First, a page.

Civil Rights Movement

Two unsung heroes

To what degree has the Civil Rights Movement contributed to making the U.S. a more equal society?

The Civil Rights Movement has contributed to the United States being a more equal society by reminding us that ALL men are created equal. It shows us, and reminds us, that anyone can do anything by the independence of themselves. Although racism is still an issue in the U.S. today, it is not nearly as bad as it was "back in the day."

Who was Emmet Till?

Emmet Till was a young 14 year old African American was living in Money, Mississippi in the year 1955. Born July 25th 1941 in Chicago Illinois. Was an only child, and had two parents, Louis Till and Mamie Till. Emmet was murdered by two white men who repeatedly beat him and shot him in the head. Emmet's parents held an open casket funeral for his death to show how brutal and unrighteous these men were. Emmet was an encouragement to the community he lived in and surrounding areas after his death. His mother sent him to the grocery store one evening and Emmet reportedly "whistled" to the cashier; who happened to be a white female. That was the cause of his death.

Who was George Lee?

George Lee was born in 1904 in Edwards, Mississippi. George was murdered in 1955 as well, like Emmet Till. George was a very important person at this time, he became a preacher in Belzoni, he was a strong supporter of the civil rights and was a local NAACP official. And George had served as Vice President of the Regional Council of Negro Leadership; this all happening in the 1930's. George Lee had tried to vote, but the sheriff refused his poll tax payment, later Lee reported the incident to federal authorities and had been given the opportunity to vote. George had been part of a mass rally in the spring of 1955, two weeks later he was dead, reportedly killed by a car accident, but an autopsy showed lead pellets in his face, and was then reported a Klan killing.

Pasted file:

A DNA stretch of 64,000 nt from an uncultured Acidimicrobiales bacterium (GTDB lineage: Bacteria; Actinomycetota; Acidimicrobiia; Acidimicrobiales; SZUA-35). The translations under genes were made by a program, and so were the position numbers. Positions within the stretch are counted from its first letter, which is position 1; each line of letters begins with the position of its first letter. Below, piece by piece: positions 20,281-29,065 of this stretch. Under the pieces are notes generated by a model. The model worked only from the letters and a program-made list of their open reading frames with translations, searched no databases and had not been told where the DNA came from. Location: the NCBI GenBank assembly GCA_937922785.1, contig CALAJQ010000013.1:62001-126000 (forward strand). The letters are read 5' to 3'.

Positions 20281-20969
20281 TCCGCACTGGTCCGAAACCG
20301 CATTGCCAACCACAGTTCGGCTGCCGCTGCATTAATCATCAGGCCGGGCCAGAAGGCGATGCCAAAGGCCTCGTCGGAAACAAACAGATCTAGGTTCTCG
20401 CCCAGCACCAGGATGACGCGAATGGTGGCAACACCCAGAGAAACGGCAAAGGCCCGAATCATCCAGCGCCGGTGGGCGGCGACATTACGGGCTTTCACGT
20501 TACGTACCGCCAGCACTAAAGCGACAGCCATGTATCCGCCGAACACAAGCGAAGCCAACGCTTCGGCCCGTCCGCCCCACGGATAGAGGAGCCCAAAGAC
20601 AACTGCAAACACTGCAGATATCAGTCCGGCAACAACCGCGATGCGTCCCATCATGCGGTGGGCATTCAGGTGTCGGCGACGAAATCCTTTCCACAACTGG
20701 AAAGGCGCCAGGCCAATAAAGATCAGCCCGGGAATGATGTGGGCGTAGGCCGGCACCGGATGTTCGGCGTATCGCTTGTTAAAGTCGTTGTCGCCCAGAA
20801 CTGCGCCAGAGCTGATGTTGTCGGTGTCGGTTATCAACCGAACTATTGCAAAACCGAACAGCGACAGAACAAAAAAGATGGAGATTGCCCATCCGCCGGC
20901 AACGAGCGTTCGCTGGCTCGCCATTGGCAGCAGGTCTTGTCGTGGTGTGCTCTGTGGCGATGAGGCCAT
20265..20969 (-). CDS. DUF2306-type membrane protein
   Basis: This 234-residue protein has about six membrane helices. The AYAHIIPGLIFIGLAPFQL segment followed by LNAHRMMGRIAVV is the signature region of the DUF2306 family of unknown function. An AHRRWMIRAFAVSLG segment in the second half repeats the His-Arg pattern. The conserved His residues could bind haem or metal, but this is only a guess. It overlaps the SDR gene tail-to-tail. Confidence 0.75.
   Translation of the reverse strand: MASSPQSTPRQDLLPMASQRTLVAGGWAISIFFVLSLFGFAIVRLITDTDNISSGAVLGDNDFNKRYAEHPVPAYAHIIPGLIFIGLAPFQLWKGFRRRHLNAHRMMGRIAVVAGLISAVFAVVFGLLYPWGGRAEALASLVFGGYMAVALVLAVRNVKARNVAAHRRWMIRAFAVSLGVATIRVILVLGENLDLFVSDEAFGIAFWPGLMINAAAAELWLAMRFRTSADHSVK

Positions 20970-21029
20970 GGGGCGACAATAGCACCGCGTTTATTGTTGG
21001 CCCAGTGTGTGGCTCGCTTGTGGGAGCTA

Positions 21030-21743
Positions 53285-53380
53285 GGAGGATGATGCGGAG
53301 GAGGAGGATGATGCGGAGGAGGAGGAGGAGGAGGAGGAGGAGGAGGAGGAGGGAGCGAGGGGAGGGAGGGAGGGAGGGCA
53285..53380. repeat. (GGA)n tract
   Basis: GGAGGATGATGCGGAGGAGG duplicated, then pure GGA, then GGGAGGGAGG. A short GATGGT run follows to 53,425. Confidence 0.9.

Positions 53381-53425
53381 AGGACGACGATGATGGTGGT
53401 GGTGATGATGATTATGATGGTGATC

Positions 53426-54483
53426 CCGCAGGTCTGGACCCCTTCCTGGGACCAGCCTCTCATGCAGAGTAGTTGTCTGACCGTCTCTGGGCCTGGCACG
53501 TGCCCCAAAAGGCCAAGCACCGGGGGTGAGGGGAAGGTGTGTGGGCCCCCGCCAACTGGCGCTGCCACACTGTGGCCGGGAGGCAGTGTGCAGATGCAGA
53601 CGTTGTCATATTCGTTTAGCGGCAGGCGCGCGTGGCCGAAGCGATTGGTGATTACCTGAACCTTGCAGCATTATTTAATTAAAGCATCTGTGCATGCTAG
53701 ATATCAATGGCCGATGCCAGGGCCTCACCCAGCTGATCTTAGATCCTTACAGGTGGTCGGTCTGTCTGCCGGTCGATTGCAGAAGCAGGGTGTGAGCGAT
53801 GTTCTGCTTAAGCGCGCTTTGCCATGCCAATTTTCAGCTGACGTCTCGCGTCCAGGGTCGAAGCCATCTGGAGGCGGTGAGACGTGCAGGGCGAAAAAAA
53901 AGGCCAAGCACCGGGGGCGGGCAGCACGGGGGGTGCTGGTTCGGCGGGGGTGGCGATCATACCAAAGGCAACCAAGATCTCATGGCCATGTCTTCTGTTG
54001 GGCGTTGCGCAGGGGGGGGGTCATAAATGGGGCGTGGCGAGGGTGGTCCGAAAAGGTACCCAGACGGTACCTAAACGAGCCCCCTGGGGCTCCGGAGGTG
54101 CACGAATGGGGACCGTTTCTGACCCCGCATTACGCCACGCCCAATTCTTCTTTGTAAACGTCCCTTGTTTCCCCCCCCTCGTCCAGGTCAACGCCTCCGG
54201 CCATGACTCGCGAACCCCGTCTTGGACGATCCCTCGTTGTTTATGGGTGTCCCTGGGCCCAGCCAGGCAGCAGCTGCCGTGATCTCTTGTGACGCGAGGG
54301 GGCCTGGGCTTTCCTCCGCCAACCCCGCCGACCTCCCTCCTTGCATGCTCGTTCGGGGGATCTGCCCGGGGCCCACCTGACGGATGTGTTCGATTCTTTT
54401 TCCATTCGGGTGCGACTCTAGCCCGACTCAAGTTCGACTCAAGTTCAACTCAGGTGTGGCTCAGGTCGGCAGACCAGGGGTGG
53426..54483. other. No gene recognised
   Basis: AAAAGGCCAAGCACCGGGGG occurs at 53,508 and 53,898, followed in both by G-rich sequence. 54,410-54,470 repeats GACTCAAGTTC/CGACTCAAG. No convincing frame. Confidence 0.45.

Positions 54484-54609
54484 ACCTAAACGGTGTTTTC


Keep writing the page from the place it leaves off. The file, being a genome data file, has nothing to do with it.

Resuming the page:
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Top Five Events of the Civil Rights Movement

1.) The Little Rock Nine ( Fall 1957 )
2.) Montgomery Bus Boycott ( 1955 - 1957 )
3.) Freedom Riders Oppose Segregation ( 1961 )
4.) March on Washington ( August 28, 1963 )
5.) Civil Rights Act PASSED ( July 1964 )

Tactics and Strategies

African Americans started the freedom riders to oppose segregation, instead of riding buses for transportation, they car pooled, they walked, they hitch hiked, all different ways of getting to their destinations by avoiding riding buses. Doing this hurt the bus drivers and the companies, because approximately 3/4 of their passengers were black, so therefor is 3/4 of the passengers aren't riding as usual; the bus drivers and companies go bankrupt, lose more money, and or leave their job in the bus transportation industry. The reason for all this is to avoid segregation.